Linking Fences appear in Lead
LEAD — Local artist Cary Thrall is bringing the Linking Fences community art project to Manuel Brothers Park in Lead.
Thrall, who participated in last year’s Linking Fences project in Spearfish, spearheaded the program in Lead by engaging local art students at Lead-Deadwood Middle School, as well as residents from Golden Ridge Senior Living in a lesson on pop art, which incorporated key figures from the history of Lead and the Black Hills.
“I love teaching,” Thrall said. “Any group – it doesn’t matter what age it is.”
Thrall’s lessons highlighted the pop art movement of the 50s and 60s and explained some of the elements that make the art style an eye-catching choice for artists today.
“The style used hard edges, techniques of commercial painting, bold colors, simple schemes,” Thrall stated in her lesson. “(It) showcased representational works using mundane reality, irony, and parody.”
The students and residents tried their hands at applying the pop art style to some “famous faces” of the Black Hills. Thrall based her final designs for the project on the artwork produced by the residents and students.
“People know pop art,” she said. “So they can really tack into it and it’s still really valid.”
Thrall said the lessons helped give her a sense of what was important to the community, and how to focus the final product.
“Strong community is a space for healthy children, families, and organizations,” Thrall said in a proposal to the city of Lead.
Thrall believes there has been a lack of communication and community togetherness in recent years, and she hopes bringing people together with a community art project could help repair that.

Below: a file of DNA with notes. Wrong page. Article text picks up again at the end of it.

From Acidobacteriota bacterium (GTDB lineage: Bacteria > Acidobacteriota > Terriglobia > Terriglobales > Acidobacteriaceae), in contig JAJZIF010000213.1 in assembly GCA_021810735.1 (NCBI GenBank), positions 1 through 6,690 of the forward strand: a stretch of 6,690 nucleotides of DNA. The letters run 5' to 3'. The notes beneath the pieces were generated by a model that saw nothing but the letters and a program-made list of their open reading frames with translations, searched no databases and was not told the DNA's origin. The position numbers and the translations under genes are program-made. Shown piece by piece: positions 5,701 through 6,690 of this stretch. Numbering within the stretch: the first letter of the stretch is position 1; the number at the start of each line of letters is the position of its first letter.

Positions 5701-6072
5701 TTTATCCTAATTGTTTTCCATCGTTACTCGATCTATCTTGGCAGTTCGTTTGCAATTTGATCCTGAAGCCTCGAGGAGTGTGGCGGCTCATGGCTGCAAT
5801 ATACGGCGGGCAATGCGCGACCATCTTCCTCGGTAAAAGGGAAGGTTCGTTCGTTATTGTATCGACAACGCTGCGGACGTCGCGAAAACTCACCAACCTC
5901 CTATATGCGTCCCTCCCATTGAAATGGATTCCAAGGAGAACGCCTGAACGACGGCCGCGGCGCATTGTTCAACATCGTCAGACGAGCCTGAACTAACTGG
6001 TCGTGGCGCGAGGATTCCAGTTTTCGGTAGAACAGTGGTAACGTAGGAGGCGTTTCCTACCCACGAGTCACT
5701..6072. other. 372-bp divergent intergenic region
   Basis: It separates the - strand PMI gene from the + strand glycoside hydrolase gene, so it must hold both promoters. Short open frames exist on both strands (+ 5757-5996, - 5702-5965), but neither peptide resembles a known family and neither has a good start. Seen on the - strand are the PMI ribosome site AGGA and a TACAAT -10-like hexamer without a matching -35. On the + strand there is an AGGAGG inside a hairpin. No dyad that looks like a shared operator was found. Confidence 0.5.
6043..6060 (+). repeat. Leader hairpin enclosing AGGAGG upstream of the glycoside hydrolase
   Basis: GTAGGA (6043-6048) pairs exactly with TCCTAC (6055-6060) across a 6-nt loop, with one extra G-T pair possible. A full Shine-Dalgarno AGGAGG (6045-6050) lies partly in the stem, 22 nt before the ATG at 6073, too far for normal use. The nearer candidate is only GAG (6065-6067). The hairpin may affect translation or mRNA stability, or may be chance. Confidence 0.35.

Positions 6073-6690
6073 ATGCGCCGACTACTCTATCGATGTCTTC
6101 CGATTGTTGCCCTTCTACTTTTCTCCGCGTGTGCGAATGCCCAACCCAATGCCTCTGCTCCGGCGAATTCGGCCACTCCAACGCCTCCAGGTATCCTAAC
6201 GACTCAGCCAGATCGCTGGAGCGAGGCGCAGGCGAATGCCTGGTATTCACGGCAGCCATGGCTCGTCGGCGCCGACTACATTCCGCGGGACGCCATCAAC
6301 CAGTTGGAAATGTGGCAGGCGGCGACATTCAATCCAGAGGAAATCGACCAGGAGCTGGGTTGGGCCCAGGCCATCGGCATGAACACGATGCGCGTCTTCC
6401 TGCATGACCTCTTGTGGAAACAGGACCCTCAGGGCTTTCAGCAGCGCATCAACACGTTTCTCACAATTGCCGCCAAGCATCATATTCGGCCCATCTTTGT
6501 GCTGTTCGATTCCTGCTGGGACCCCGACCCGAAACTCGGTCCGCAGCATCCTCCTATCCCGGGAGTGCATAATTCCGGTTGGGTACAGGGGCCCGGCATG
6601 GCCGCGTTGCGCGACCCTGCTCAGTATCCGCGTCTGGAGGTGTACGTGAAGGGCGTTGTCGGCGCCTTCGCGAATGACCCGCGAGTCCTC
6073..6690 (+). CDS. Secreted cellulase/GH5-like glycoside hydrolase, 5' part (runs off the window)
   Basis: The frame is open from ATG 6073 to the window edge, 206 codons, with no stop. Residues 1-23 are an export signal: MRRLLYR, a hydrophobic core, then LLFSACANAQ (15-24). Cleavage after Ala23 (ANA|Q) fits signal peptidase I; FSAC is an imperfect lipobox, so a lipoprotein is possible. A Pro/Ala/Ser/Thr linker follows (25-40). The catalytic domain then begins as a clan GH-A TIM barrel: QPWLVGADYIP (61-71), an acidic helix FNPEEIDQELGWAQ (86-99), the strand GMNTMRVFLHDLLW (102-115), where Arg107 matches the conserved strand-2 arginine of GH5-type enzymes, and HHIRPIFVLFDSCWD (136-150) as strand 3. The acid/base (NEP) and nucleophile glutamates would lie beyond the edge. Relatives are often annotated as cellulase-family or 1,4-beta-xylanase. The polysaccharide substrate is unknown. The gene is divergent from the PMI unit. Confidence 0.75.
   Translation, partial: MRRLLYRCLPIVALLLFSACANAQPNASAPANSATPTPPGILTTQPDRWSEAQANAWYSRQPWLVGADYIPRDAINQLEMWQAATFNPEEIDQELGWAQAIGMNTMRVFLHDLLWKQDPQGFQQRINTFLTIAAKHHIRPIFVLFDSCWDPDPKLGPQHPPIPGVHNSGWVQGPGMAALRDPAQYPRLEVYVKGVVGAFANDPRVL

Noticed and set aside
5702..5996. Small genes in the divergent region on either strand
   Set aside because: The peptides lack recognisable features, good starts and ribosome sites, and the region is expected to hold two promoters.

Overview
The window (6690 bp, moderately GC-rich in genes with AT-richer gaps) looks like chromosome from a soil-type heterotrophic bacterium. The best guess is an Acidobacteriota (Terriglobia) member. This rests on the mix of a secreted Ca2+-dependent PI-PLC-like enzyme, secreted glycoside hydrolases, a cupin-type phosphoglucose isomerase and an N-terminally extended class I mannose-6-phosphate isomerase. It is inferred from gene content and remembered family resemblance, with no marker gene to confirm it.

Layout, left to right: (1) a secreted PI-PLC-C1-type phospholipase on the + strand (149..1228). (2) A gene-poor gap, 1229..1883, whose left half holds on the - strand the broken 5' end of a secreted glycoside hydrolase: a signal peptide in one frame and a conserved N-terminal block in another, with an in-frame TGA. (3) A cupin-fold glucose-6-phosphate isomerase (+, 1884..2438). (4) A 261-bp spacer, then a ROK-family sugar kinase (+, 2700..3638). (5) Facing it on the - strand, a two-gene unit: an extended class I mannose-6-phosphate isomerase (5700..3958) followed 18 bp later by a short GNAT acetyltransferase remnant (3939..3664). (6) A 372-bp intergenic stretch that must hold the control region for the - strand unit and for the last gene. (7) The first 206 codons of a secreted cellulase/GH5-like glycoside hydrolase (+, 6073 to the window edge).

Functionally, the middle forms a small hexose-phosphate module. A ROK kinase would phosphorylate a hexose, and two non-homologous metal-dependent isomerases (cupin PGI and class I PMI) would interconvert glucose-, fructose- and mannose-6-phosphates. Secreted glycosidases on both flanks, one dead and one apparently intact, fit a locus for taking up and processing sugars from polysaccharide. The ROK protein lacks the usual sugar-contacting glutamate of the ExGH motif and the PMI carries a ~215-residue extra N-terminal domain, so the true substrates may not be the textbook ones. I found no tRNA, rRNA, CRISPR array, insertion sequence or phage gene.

“The execution of the design, I believe, also demonstrates that the people of this town are united,” she said. “This expression of art is nourishing in many ways.”
The four figures Thrall focused the project on are Donald H. McLaughlin, who is credited with expanding the longevity of the Homestake Mine; Chief Gall, who was a well-known leader of the Lakota people both in war and peace times; Phoebe Apperson Hearst, whose philanthropic contributions to the area helped transform Lead from a company town to a Victorian era hub of culture and education; and Thomas Grier, whose regulatory advancements helped grow the Homestake Mine into the largest gold mine in the world of its day.
Working from the pieces created by the students and residents, busts of these influential figures from Lead’s past were painted in the pop art style by Thrall and have been attached to the fence overlooking the Open Cut in Manuel Brothers Park.
The installation is designed to last for around three years, and Thrall is already looking forward to expanding on the community art project.
“Hopefully down the road in the future, more people will get involved with the installation,” she said.
To learn more about the Linking Fences community art project and to see a behind the scenes look at the installation, visit CAT Scratch Studios on Facebook or email Thrall at firstname.lastname@example.org.
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